How our shared need for belonging made May the 4th a sacred Star Wars holiday

May the 4th - Star Wars Day

Photo credit: Disney+

May the 4th is almost a religious holiday for Star Wars fans, when they make annual pilgrimages to re-released films in theaters, attend costumed conventions and plan themed parties.

If “The Force” is defined as “a mysterious energy field created by life that binds the galaxy together,” then May the 4th (as in “May the force/fourth be with you”) is the calendar equivalent of that binding communal energy. The holiday, also known as Star Wars Day, was built by fans on a grassroots level to forge a sense of community and belonging (something humans have needed more than ever since the solitary height of the pandemic).

“In studying human social behavior, I find that a fundamental need in people’s lives is the need to belong. People get that need fulfilled in a number of ways – whether by attending church or joining a bowling league – but, for some, it’s through simply gathering around a common cult interest,” said Gregory Webster, Ph.D., a psychology professor at the University of Florida (UF). “For fans of Star Wars, May the 4th has become a kind of cultural phenomenon that provides that opportunity for connection.”

Webster has not only studied this need for belonging and connection, but he has also published research on why certain fantasy narratives in modern media connect so deeply to the human psyche. Last fall, he co-authored Personality perception in Game of Thrones: Character consensus and assumed similarity for the American Psychological Association's Psychology of Popular Media journal.

The study examined Big Five and Dark Tetrad personality perception for 56 characters from the popular book-based TV show, and it showed that nearly all characters were “gray” (meaning they displayed both good and bad traits, which made them universally relatable). This type of storytelling and character development is equally evident in the Star Wars canon, which has fueled the longevity of the fantasy narrative.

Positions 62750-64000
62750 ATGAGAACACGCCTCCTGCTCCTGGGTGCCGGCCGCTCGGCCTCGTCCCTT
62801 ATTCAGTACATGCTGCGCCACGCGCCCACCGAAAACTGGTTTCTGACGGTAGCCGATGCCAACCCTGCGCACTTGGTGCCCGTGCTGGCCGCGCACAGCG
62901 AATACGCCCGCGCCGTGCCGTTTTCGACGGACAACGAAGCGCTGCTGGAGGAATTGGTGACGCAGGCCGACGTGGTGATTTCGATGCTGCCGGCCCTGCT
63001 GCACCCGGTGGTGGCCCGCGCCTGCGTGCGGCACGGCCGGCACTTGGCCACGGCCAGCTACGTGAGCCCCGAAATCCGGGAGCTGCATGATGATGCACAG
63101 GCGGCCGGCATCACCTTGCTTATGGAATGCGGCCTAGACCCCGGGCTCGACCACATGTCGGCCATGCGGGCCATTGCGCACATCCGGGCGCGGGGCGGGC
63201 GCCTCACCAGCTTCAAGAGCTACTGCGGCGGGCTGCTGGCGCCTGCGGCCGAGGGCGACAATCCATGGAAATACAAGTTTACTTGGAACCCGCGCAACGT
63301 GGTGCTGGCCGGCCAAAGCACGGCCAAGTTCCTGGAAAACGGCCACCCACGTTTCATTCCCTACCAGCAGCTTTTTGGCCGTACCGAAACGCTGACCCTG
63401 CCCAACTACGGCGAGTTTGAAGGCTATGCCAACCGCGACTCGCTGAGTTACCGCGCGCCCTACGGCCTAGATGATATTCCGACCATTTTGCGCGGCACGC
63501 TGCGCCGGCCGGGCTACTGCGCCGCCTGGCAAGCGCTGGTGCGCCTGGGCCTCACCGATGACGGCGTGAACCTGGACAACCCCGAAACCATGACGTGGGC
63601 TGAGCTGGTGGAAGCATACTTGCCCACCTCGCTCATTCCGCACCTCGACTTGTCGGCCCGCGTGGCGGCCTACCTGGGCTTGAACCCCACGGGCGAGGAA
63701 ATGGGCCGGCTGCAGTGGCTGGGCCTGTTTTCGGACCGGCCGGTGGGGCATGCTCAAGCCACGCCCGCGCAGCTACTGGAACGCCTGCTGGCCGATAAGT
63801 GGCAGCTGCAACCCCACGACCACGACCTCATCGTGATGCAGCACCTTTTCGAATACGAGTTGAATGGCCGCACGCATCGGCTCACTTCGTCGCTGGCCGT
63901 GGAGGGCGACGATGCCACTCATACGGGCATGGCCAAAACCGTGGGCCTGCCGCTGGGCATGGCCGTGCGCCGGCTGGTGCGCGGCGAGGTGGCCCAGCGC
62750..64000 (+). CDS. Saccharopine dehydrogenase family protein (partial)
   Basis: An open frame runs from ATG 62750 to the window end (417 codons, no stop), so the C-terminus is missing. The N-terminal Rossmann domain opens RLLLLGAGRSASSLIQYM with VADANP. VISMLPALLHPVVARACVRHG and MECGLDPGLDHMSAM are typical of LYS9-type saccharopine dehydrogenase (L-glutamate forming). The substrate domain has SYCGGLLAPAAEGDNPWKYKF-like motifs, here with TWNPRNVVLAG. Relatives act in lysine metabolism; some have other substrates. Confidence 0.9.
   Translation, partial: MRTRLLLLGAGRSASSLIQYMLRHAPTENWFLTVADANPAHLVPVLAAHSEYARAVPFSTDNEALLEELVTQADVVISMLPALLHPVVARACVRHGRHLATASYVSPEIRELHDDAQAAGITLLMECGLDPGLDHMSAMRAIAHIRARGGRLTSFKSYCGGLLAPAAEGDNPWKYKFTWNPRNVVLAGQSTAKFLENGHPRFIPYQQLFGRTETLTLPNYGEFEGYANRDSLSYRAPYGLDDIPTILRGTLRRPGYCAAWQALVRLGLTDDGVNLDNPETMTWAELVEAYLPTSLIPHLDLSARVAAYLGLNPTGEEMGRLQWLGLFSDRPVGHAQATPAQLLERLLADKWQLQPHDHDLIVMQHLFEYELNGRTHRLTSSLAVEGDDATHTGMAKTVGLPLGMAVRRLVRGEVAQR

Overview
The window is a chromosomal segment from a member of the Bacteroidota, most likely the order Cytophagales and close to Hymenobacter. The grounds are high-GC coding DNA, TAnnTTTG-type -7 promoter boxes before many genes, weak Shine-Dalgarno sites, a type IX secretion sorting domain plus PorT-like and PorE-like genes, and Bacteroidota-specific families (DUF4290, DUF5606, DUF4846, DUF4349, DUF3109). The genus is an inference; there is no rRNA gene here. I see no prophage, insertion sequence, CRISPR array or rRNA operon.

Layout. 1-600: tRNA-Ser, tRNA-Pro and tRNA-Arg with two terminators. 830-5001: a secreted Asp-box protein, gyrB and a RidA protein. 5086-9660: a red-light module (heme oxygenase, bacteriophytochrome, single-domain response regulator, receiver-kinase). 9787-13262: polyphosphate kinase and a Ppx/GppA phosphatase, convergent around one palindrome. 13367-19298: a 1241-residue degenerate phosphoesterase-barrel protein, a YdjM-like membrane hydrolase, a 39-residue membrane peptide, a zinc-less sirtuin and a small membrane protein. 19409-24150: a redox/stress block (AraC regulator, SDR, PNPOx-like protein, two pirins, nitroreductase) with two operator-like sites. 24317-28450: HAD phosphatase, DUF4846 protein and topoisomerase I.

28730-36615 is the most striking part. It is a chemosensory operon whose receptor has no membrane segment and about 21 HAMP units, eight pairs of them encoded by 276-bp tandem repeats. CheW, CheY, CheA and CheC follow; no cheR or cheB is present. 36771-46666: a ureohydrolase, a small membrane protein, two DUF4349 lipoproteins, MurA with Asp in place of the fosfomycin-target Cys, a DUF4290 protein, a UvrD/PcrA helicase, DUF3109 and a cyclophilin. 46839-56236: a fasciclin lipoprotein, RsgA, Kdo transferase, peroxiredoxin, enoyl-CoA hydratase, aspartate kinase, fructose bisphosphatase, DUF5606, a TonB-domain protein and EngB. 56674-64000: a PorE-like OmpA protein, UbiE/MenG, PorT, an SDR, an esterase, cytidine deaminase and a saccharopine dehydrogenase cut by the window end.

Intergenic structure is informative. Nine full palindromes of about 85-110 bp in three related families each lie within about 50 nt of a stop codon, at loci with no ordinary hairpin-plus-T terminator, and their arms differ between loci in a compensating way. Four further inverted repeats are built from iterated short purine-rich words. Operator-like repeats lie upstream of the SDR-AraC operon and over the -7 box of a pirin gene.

Star Wars is compelling because it follows that hero’s journey narrative arc. People want to watch changes over time in terms of how a character evolves from good to bad (not just a character being a good guy or bad guy the entire time),” Webster said. “When you see characters that you care about and identify with, and when they face some of the same ethical choices in everyday life that you do, you really connect with them.”

And people long to connect with other people who connect with these same stories and characters. This common thread, and the desire to continue interweaving, is what leads to fans creating events like May the 4th (which does not have a definitive origin but may likely date back to the release of the first Star Wars film in 1977).

Certainly, the holiday has gained more mainstream appeal since the advent of social media, as fans from across the world have bonded and brainstormed thematic gatherings. As the franchise continues to grow, with series like The Mandalorian reeling in new generations of fans and Disney+ adding the Lucasfilm collection to its offerings, so does the global popularity of May the 4th.

Andrew Selepak, Ph.D. – a professor in UF’s Department of Media Production, Management, and Technology – often examines the communal impact of Star Wars in the context of media psychology and pop culture.

“Because the Star Wars universe exists in a fantasy realm, people look to it as a form of escapism. The more disconnected we become as a society, people have more of a need for a communal experience and escapism from a world that is not a great place,” Selepak said. “Connecting like this was particularly important during Covid, when people around the world were isolated. At the end of the day, we are social creatures, and May the 4th is a great communal idea, especially in 2023.”

In a word, May the 4th is wholesome. It is a genuine way for fans to connect to a world set in a galaxy “far, far away” with people who sometimes live far, far away—and to relate about stories that are near and dear to their own hearts.

“At a time when neighbors can be divided over politics and everything else, having something that can bring people together like May the 4th is good thing, and there’s no rivalry in it,” Selepak said. “If you’re a Han Solo fan and someone else is a Darth Maul fan, you’re not going to be combative over that; you’re still going to show up at the same events and appreciate how someone else dressed up as another Star Wars character. We need more opportunities for this kind of positive connection these days.”

Abby Weingarten May 2, 2023